Where to vote: Voters may use their personal identification number on the website of the Chief Registration and Administrative Services website, to find out at which polling station they should vote – https://www.grao.bg/elections/
Voting hours: Polls open at 7am and close at 8pm. Outside the country, the equivalent local times apply. Local election officials may allow those still queueing at the time polls close, to proceed to vote. However, that extension may be until no later than 9pm.
Methods of voting: In line with Electoral Code amendments approved by the short-lived 45th National Assembly, voting must be done using a machine at all polling stations where more than 300 voters are registered. Bulgaria has about 9600 voting machines that it bought ahead of the April elections.
There will be machine voting at 9400 polling stations in Bulgaria. At about 700 polling stations, two machines will be available. Voting will be by paper ballot at 2800 polling stations. Outside Bulgaria, there will be machine voting at 273 polling stations in 24 foreign countries.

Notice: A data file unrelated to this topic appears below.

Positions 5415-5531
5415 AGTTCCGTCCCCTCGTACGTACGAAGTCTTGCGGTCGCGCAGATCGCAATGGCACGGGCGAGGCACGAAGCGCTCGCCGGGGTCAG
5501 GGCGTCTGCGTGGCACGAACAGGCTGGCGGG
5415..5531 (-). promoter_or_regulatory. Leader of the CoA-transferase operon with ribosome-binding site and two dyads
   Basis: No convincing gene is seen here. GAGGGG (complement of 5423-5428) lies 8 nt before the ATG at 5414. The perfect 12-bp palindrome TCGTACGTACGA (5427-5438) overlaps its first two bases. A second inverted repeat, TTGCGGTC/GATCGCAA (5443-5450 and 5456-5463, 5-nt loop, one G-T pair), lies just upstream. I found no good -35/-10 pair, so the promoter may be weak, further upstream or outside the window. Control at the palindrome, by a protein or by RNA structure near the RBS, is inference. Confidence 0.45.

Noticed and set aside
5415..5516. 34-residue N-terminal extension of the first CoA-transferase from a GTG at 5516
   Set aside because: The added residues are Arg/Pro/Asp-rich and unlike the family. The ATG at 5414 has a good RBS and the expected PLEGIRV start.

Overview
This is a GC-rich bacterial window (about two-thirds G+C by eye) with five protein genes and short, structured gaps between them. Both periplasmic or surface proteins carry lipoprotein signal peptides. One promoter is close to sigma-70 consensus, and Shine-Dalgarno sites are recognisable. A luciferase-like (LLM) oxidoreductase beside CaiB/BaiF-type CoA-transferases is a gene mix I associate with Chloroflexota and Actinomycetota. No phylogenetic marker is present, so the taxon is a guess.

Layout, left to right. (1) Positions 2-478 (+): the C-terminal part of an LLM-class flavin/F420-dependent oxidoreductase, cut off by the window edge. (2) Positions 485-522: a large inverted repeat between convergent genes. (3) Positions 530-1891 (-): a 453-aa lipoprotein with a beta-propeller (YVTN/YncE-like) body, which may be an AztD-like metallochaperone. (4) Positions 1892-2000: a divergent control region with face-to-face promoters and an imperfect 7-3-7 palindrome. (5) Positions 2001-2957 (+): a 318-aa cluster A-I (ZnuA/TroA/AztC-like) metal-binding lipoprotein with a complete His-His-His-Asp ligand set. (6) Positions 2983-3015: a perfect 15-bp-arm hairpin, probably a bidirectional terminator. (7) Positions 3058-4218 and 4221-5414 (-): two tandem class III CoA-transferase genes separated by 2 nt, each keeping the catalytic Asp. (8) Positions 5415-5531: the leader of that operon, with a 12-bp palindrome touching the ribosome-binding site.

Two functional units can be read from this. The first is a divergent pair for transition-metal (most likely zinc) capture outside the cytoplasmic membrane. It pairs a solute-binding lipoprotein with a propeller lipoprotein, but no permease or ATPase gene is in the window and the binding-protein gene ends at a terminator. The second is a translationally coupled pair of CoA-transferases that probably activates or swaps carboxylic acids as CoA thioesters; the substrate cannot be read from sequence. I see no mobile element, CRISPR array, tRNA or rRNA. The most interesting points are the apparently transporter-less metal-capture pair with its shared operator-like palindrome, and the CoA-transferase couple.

Voting districts: For the parliamentary elections, Bulgaria is divided into 31 multi-member constituencies.
Voting abroad: There will be many more polling stations abroad than there were in April, a result of the amended Electoral Code easing the process for opening polling stations abroad. The Ministry of Foreign Affairs has a section on its website regarding the elections.
There will be 782 polling stations in 68 foreign countries, about 300 more than in the April 4 parliamentary elections. According to the amended Electoral Code, polling stations are automatically opened at embassies and consulates where there has been at least one polling station with 100 voters in the past five years – a figure of 568.
Bulgarians in foreign countries had until June 15 to submit an application to vote abroad.
Even if a Bulgarian has given notice of intention of vote in a foreign country, if he or she is in Bulgaria on July 11, they may vote at the polling station for their permanent address, while being required to submit a special declaration provided on the spot.
The ‘I don’t support anyone’ option: Voters will have the option to vote “I don’t support anyone”. Such votes are counted towards voter turnout but do not influence the share-out of seats in Parliament.